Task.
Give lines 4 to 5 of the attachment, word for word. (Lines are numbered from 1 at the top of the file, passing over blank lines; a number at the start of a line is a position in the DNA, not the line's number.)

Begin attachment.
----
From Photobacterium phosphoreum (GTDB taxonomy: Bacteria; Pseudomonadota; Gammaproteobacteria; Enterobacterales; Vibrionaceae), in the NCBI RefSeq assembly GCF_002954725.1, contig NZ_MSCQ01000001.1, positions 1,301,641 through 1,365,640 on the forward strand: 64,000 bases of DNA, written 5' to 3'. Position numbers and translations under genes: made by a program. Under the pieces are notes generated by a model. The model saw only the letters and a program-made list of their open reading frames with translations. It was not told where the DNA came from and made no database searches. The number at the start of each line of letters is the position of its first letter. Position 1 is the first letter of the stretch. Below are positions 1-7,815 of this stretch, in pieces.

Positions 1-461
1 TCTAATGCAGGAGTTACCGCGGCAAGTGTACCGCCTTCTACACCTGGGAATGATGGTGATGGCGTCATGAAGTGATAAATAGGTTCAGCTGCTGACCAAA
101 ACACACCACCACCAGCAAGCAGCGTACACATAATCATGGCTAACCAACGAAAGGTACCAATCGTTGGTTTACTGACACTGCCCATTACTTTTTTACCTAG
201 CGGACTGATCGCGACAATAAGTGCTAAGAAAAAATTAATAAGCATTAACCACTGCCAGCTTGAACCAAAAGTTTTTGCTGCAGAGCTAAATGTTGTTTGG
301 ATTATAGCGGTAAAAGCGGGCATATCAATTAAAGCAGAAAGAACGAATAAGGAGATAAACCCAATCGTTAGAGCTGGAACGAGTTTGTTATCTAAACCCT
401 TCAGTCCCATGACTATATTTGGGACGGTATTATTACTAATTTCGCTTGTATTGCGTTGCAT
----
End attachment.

101 ACACACCACCACCAGCAAGCAGCGTACACATAATCATGGCTAACCAACGAAAGGTACCAATCGTTGGTTTACTGACACTGCCCATTACTTTTTTACCTAG
201 CGGACTGATCGCGACAATAAGTGCTAAGAAAAAATTAATAAGCATTAACCACTGCCAGCTTGAACCAAAAGTTTTTGCTGCAGAGCTAAATGTTGTTTGG